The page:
The Muslim reaction to the provocative cartoons published in Denmark has reached absurd levels. From this reaction one would think that the biggest problem in the world plaguing Muslims is a few ill-conceived cartoons published in an insignificant newspaper in an insignificant backwater of Europe. The New York Times today has a somewhat nuanced story about what is increasingly sounding like a dialogue of the deaf.
As a secular humanist and a cultural Muslim this has been a sad and dispiriting episode. Beyond the merits and deficiencies of the arguments on the various sides, to me, this widespread Muslim reaction is a rage of the impotent, powerless and humiliated.
This is a muddle-headed response of a civilization whose glory days are in the distant past but whose children are still raised with the conviction of the superiority of their belief system. For all the verbal emphasis on the greater importance of the after-life, the adherents ultimately also desire the benevolence of God in the here and now. However, in its bones the Muslim world knows that in every possible way Western societies have won the worldly battle. The West has delivered freedom and prosperity for its citizens. In contrast, a vast majority of Muslims continue to live in oppressive and desperate conditions. This cognitive dissonance mixed with the historic memory of the real and perceived injustices meted out to them by an assertive, confident and expanding western civilization since the 18th century are key contributors to the current state of Muslim impetuousness.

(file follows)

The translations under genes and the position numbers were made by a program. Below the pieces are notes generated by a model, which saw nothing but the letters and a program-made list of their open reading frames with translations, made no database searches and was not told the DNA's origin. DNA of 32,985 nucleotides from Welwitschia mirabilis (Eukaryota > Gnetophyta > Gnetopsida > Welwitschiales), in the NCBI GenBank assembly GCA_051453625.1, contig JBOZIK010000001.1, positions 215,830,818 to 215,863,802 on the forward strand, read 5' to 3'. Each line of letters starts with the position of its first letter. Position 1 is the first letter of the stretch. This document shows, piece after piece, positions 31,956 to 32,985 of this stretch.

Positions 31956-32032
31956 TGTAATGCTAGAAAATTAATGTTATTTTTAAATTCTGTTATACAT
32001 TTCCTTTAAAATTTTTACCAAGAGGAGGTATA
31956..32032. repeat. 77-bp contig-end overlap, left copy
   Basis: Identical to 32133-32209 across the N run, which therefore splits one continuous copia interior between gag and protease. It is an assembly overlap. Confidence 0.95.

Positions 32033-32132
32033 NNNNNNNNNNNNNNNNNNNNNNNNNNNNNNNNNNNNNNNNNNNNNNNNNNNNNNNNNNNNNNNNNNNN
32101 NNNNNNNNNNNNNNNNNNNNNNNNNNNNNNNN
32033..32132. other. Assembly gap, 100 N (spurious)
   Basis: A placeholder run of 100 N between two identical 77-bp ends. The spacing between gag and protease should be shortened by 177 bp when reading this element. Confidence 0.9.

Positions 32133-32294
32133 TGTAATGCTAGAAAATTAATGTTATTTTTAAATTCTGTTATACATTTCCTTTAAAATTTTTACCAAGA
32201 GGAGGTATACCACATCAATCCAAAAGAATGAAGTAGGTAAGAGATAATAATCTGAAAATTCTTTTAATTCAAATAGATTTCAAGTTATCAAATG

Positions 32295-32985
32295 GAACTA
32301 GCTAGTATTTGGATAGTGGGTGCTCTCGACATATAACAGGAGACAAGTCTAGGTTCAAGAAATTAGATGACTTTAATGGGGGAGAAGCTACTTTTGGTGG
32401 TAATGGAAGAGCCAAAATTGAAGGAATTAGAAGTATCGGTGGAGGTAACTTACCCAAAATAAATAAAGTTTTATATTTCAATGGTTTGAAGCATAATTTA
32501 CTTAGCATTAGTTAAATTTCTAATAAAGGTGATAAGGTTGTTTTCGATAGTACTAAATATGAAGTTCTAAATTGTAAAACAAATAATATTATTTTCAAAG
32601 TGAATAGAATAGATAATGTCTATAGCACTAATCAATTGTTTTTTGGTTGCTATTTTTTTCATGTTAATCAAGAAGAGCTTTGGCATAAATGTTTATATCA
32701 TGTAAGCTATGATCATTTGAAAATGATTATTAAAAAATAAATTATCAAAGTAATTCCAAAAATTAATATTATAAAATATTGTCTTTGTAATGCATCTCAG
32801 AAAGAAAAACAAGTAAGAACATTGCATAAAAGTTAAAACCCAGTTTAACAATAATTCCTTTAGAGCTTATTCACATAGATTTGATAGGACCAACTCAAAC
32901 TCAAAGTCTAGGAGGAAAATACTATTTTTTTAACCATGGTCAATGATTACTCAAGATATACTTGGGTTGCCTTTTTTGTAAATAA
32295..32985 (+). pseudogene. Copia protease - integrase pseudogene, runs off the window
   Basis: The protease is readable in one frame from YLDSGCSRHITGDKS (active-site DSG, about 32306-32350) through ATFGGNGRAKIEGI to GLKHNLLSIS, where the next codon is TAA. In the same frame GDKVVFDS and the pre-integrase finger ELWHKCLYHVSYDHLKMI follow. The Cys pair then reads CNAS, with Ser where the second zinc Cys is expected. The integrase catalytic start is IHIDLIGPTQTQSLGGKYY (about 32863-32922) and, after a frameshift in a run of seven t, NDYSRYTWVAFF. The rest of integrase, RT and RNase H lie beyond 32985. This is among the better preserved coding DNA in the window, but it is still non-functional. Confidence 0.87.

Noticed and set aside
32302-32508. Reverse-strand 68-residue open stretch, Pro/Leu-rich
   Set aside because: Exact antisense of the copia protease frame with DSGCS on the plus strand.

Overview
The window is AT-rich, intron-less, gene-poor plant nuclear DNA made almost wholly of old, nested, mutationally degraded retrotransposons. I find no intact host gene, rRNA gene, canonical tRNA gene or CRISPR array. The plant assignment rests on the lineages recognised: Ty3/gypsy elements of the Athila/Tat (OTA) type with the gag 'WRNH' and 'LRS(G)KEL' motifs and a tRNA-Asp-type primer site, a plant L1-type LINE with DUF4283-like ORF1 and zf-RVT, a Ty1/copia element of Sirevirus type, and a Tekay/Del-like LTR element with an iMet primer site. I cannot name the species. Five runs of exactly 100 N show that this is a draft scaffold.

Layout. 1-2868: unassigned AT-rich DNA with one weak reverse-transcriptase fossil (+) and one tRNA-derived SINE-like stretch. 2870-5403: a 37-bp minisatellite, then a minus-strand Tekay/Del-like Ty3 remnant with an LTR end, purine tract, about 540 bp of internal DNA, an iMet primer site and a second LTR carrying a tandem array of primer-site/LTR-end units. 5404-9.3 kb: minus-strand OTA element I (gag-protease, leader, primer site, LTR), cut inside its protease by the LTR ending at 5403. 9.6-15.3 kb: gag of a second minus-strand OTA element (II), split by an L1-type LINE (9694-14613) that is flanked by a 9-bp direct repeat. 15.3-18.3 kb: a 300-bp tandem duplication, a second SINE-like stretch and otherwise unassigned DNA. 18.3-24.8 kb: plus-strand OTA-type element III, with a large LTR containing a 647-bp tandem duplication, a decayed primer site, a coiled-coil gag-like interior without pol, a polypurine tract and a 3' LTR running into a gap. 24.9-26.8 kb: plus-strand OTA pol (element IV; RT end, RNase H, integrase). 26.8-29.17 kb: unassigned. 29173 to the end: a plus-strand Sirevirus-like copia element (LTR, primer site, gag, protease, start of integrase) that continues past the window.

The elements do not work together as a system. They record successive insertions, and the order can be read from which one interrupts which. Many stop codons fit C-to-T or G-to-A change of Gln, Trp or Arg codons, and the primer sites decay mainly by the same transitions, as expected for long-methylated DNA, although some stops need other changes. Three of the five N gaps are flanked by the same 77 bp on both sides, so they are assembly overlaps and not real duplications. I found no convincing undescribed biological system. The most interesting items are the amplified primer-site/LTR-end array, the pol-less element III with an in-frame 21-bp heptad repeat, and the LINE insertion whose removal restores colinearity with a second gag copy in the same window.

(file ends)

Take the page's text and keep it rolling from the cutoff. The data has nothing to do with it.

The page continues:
Obviously it is true that the billion plus Muslims are not a monolithic whole and there are vast differences amongst them but for all the talk about marginalized Muslim moderates, ultimately what we have here is a clash of civilizations. I believe that a majority of Muslims in the world (including in the West) are in varying degrees hostile to the West's values on moral and political grounds and this clash will continue to dominate the headlines for years and decades to come. The reaction to the cartoons just demonstrates that the cognitive dissonance in the Muslim mind is leading it toward destructive nihilism. There will be lot more rage and violence before the beginnings of a new order.
But what is to be done? The Economist is spot on in its editorial this week called "The one thing Bush got right" . Ultimately constitutional democracy is the only path which slowly, tortuously and by fits and starts will eventually chart the path toward a more stable Muslim world. My problem with the administration is that their approach has been neither consistent nor nearly energetic enough. Pakistan and Egypt are the glaring examples where the US is making a mistake by siding with unpopular but friendly strongmen, weakening the countries' political structure. This is bound to backfire. Behind the reluctance to spread the democratic message has been the concern about Islamists taking over but unless these societies are given an opportunity to grow up the current dynamic will continue to prevail. Muslim societies need to take responsibility for governing themselves and have a right to make their own mistakes so they can evolve more mature polities (even if it entails some short and medium term costs for the West) . In this context I do not necessarily despair about the election of Hamas. Given sufficient time and freedom to make their own choices but being held accountable for them (as David Brooks would say), the Muslim world will eventually find its footing. The spread of constitutional democracy in the Muslim world is the only long term antidote to its current virulence.